5. Improving Goals of Care Discussion in Advanced Cancer Patients

    Science.gov (United States)

    2017-08-23

    Primary Stage IV Hepatobiliary; Esophageal; Colorectal Cancer; Glioblastoma; Cancer of Stomach; Cancer of Pancreas; Melanoma; Head or Neck Cancer; Stage III; Stage IV; Lung Cancers; Pancreatic Cancers

  6. End-of-Life Care and Discussions in Japanese Geriatric Health Service Facilities: A Nationwide Survey of Managing Directors' Viewpoints.

    Science.gov (United States)

    Kanoh, Asako; Kizawa, Yoshiyuki; Tsuneto, Satoru; Yokoya, Shoji

    2018-01-01

    Geriatric health service facilities (GHSFs) play important roles as intermediate care facilities for elderly individuals temporarily when they need rehabilitation before returning home. However, the number of residents spending their end-of-life (EOL) period in such facilities is increasing. To improve the quality of EOL care, end-of-life discussions (EOLDs) are recommended by some guidelines and studies. This study aimed to clarify the current practice of EOL care and EOLDs in GHSFs in Japan. We conducted a nationwide cross-sectional survey by mailing questionnaires about EOL care and EOLDs to 3437 GHSF managing directors. The questionnaire was developed through a literature review and discussion among the researchers and experts. Descriptive statistics summarized the data. We also analyzed the factors related to GHSFs conducting EOLDs using Fisher exact tests. The response rate was 20.7% (713 of 3437). Among the respondents, 75.2% (536 of 713) of GHSFs provided EOL care and 73.1% (521 of 713) conducted EOLDs. The most common reasons for difficulties in providing EOL care included the lack of EOL education for nurses and care workers, and their fear about caring for dying residents. End-of-life discussions were mostly initiated after the deterioration of a resident's condition and were conducted with families by physicians. Statistically significant factors of GHSFs conducting EOLDs included providing EOL education for nurses and care workers, availability of private room for critically ill residents, emergency on-call doctors, and EOL care. Adequate practical staff education programs for EOL care including EOLDs may be crucial for quality of end-of-life care in aged care facilities.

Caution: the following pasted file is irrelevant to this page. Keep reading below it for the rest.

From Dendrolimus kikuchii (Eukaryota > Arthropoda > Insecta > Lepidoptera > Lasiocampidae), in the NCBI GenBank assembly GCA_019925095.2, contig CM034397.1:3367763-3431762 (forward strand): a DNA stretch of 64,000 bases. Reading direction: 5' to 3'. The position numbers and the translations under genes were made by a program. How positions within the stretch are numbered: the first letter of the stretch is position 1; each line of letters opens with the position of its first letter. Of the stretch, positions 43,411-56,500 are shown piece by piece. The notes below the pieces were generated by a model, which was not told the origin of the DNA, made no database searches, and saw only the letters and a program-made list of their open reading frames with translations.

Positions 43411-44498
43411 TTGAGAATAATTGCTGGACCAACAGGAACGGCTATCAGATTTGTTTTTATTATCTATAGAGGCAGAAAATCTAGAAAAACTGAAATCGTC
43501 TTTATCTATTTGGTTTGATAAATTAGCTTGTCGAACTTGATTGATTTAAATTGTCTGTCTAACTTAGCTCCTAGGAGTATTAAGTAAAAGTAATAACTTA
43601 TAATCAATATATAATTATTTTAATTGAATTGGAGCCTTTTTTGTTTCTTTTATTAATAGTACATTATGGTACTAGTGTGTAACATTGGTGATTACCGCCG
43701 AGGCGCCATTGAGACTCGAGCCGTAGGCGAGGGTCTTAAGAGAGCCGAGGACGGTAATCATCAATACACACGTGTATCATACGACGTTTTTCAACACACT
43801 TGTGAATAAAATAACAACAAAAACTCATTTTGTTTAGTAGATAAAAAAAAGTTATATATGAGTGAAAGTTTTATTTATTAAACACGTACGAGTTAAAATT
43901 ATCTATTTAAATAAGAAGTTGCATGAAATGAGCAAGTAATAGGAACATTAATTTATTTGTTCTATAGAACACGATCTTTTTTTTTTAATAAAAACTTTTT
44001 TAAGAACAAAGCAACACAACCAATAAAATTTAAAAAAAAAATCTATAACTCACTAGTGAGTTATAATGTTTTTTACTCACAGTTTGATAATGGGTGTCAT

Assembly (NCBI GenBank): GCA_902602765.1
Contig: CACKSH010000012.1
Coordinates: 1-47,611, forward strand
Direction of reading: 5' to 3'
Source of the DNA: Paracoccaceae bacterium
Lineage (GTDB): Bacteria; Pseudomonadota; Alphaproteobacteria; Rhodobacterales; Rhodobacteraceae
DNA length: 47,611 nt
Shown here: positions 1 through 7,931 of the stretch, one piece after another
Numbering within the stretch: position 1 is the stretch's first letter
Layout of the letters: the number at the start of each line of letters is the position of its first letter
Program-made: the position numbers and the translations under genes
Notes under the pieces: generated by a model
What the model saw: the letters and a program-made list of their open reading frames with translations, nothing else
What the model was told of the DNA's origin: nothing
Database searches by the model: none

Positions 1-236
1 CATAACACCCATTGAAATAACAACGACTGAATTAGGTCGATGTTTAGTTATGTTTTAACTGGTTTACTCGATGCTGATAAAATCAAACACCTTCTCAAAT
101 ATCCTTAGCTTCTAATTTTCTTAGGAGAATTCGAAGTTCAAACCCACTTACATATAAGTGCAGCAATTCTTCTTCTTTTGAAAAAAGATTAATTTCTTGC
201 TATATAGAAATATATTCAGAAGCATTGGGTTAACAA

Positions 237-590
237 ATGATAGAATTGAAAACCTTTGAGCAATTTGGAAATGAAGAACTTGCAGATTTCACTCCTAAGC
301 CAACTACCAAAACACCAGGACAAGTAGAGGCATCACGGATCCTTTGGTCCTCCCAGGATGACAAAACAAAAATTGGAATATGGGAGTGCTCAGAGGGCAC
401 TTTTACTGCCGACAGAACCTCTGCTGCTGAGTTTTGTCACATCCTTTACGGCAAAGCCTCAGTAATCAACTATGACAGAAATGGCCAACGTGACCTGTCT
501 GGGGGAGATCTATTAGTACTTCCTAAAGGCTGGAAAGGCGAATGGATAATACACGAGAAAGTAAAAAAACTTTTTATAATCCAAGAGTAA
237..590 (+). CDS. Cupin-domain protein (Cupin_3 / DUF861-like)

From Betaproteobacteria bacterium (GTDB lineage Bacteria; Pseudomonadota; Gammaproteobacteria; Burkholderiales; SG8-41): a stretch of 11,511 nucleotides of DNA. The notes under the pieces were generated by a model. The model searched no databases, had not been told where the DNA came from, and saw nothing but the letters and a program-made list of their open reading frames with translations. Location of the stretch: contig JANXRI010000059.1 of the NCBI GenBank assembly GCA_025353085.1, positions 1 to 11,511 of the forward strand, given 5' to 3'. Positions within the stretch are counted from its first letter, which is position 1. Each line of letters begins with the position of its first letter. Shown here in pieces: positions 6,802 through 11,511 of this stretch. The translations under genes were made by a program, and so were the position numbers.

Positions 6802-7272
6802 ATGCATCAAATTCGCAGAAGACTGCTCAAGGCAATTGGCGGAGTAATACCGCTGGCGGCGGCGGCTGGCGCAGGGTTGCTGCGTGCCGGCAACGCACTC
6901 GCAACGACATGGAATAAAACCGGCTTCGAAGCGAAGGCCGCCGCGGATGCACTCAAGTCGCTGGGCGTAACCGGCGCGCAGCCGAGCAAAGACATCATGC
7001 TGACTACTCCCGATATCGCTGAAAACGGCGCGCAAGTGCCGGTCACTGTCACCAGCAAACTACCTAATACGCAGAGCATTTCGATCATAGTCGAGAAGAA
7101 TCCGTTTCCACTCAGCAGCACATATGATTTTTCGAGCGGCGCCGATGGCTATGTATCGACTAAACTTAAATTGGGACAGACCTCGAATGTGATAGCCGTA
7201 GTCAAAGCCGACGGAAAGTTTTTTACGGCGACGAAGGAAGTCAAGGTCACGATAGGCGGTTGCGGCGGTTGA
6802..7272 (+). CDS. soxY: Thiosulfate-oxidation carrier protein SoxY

7. Patterns of surgical care for uterine cancers in Ontario.

    Science.gov (United States)

    Elit, L; Schultz, S; Prysbysz, R; Kwon, J; Saskin, R; Gunraj, N; Wilton, A S; Simunovic, M; Urbach, D